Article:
Glucagon binds to its membrane-bound receptor, a seven-pass transmembrane G-protein-coupled receptor. Glucagon receptor gene (GCGR) encodes the receptor and has an abundant expression in liver and kidney and less expression in the heart, adipocytes, lymphoblasts, spleen, pancreas, brain, retina, adrenal gland and the gastrointestinal tract. Upon glucagon binding, the receptor stimulates adenylate cyclase, which induces cAMP levels and the activation of protein kinase A (PKA) pathway. Other studies also have shown that glucagon could activate other pathways involving 5’-AMP-activated protein kinase (AMPK), mitogen-activated protein kinase (MAPK) and c-Jun N-terminal kinase (JNK).
Glucagon signaling while promoting glycogenolysis, it inhibits glycogen synthesis in the liver. Upon glucagon stimulation, activated PKA phosphorylates glycogen phosphorylase kinase, which phosphorylates serine-14 residue of glycogen phosphorylase. This activated glycogen phosphorylase phosphorylates glycogen, resulting in increased glycogenolysis and the production of glucose 6 phosphate. Glucose 6 phosphate is converted to glucose by glucose 6 phosphatase, resulting in increased glucose levels in plasma. Glucagon modulated glucose-6-phosphatase activity via PKA-dependent PGC-1 activation.
In addition to promoting glycogenolysis, glucagon also inhibits glycogenesis in the liver at the same time. Glycogen synthase is a significant regulatory enzyme in the glycogenesis pathway. This enzyme catalyzes the transfer of a glucosyl residue from UDP-glucose to a nonreducing end of the branched glycogen molecule. Glucagon induces phosphorylation of glycogen synthase and thereby inhibits glycogen synthase activity in the liver. Phosphorylation of glycogen synthase by multiple kinases including PKA and other serine/threonine kinases leading to a graded inactivation, which leads to decreased glycogen synthesis and therefore increases the glucose output to the blood. Glucagon-induced phosphoenolpyruvate carboxykinase (PEPCK) is the enzyme in a rate-limiting step in the hepatic gluconeogenesis. PKA activation leads to the activation of CREB, leading to the increased synthesis of PGC-1 protein. Both PGC-1 and HNF-4 together increase the transcription of the PEPCK gene. Glucagon-induced glucose-6-phosphatase. In addition to the above functions, glucagon inhibits glycolysis by inhibiting phosphofructokinase-1.
Glucagon also stimulates lipolysis and ketogenesis, and the ratio of glucagon to insulin perceived by the liver is a critical signal for the liver to convert fatty acids to ketone bodies as in diabetic hyperglycemic coma.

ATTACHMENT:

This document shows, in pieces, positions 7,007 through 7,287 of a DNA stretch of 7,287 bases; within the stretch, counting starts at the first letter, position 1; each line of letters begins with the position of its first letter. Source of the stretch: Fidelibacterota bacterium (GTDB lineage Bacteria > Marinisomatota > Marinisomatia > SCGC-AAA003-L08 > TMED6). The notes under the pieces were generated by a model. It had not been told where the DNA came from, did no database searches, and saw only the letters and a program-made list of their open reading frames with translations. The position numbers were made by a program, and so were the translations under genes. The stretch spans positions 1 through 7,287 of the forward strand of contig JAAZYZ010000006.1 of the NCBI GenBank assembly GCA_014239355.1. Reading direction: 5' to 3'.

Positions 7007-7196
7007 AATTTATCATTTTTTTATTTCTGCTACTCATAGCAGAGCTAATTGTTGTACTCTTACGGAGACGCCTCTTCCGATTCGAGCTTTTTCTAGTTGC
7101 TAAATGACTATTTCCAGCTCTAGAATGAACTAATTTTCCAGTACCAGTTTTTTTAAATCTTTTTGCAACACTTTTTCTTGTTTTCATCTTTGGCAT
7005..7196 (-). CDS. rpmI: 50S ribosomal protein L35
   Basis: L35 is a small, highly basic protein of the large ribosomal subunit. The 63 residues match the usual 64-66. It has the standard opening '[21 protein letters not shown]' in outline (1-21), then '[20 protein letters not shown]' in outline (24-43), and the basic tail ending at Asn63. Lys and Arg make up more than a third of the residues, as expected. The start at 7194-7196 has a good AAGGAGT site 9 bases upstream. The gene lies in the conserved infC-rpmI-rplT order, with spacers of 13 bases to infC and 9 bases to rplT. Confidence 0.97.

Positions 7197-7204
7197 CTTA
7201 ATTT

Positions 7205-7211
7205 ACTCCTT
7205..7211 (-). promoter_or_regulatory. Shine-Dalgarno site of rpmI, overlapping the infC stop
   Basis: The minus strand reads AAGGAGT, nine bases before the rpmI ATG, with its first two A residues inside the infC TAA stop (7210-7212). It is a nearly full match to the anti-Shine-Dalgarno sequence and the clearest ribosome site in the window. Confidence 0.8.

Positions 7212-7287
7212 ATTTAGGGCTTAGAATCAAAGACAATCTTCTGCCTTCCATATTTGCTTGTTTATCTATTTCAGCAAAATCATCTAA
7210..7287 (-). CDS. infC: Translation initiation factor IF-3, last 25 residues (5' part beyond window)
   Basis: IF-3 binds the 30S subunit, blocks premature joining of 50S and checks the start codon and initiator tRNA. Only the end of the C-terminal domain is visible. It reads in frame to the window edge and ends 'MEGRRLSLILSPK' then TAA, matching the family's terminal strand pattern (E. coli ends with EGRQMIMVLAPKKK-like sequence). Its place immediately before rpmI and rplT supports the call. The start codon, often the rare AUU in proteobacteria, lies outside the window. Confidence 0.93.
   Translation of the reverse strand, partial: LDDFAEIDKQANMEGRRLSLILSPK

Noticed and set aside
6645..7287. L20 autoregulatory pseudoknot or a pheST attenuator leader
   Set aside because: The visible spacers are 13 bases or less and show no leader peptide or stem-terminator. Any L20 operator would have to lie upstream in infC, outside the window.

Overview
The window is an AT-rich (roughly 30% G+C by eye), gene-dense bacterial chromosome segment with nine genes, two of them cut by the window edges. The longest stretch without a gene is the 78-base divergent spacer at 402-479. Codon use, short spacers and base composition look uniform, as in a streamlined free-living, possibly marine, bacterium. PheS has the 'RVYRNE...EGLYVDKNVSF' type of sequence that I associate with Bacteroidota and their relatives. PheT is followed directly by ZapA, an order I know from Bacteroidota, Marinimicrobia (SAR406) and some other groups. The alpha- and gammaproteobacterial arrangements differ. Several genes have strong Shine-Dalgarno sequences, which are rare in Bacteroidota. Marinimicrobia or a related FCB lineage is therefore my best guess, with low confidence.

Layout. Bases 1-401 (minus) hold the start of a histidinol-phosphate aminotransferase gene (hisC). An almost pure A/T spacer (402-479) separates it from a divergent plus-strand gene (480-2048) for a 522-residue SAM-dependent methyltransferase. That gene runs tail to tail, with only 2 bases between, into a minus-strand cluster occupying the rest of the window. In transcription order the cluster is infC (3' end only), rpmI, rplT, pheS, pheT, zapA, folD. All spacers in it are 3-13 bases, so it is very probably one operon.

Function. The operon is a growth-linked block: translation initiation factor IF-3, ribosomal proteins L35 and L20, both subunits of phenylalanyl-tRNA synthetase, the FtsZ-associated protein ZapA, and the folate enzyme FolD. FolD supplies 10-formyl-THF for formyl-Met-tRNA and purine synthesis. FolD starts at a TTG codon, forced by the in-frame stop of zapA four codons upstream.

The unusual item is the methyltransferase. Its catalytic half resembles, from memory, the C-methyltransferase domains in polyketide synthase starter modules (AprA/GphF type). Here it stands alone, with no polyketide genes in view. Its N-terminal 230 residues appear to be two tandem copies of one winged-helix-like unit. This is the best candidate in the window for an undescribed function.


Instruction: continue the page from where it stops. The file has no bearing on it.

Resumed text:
Glucagon has a half-life of 3-6 minutes. Hence, the sample collection should be in chilled tubes with a proteolytic enzyme inhibitor. In adults and children, the normal levels in plasma are less than 120 pg/ml, while in cold blood the levels can go as high as 215 pg/ml. Sample collection should be in chilled ethylenediaminetetraacetate (EDTA) or dipotassium EDTA plus aprotinin tubes after overnight fasting. Storage pending the taking of measurements should be at -70C after separation from the cells.
In patients with kidney failure, there may be increased levels of N-terminally elongated proglucagon (1-61 aa); thus, glucagon measurements in subjects with impaired kidney function may lead to an overestimation of endogenous glucagon secretion. The stability of the glucagon molecule and the sensitivity of the assay must are considerations when measuring glucagon levels.
In patients with type 2 diabetes mellitus (T2DM), elevated plasma glucagon levels are observed in the fasting state and defective suppression in the postprandial state, resulting in high glucagon levels in the blood. This defective state has led to the bi-hormonal hypothesis and the importance of glucagon in the pathogenesis of diabetes.
Hyperglucagonemia has been observed in patients with pancreatic neuroendocrine tumors. Hyperglucagonemia due to N-terminally elongated forms of the glucagon molecule may be found in patients with renal dysfunction.
Although the measurement of plasma glucagon levels is not recommended in the diagnosis and management of diabetes, the role played by glucagon in the pathogenesis of diabetes, particularly T2DM, has been confirmed by drugs that modulate the incretin axis such as GLP-1 receptor agonists that inhibit glucagon and decrease hyperglycemia and the DPP4 inhibitors that increase endogenous GLP-1 and hence inhibit glucagon and hyperglycemia.